It appears to be Unix tradition that a wheel group is created automatically, but Debian (and children, naturally) doesn't do so. Is there a rationale somewhere? Where else have you seen this tradition discarded?
Some unix systems allow only members of the
wheel group to use
su. Others allow anyone to use
su if they know the password of the target user. There are even systems where being in the
wheel group grants passwordless root access; Ubuntu does this, except that the group is called
sudo (and doesn't have id 0).
wheel is mostly a BSD thing. Linux is a mix of BSD and System V, and the various distributions have different default policies with respect to granting root access. Debian happens not to implement a wheel group by default; if you want to enable it, uncomment the
auth required pam_wheel.so line in
Because wheel is a tool of oppression! From
Why GNU 'su' does not support the 'wheel' group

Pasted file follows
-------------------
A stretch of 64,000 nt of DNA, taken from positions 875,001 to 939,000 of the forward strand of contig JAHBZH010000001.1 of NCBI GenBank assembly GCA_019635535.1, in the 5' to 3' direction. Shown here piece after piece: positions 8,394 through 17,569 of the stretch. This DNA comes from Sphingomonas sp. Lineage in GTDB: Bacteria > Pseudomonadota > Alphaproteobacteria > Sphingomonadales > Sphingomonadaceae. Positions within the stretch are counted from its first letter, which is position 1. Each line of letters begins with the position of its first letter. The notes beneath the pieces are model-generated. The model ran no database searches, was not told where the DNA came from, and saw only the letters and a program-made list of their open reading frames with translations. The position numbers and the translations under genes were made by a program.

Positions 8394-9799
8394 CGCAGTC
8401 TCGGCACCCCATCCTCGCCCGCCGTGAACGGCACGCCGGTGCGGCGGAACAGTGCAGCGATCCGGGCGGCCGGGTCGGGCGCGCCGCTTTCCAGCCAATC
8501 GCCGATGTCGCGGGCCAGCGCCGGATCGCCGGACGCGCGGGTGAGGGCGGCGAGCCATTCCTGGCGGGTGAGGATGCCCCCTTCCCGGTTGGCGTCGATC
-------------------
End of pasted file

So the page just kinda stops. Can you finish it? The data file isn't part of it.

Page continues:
(This section is by Richard Stallman.)
Sometimes a few of the users try to hold total power over all the rest. For example, in 1984, a few users at the MIT AI lab decided to seize power by changing the operator password on the Twenex system and keeping it secret from everyone else. (I was able to thwart this coup and give power back to the users by patching the kernel, but I wouldn't know how to do that in Unix.)
However, occasionally the rulers do tell someone. Under the usual `su' mechanism, once someone learns the root password who sympathizes with the ordinary users, he or she can tell the rest. The "wheel group" feature would make this impossible, and thus cement the power of the rulers.
I'm on the side of the masses, not that of the rulers. If you are used to supporting the bosses and sysadmins in whatever they do, you might find this idea strange at first.
See also the Debian Reference. Anyways, the
sudo group is built in so who needs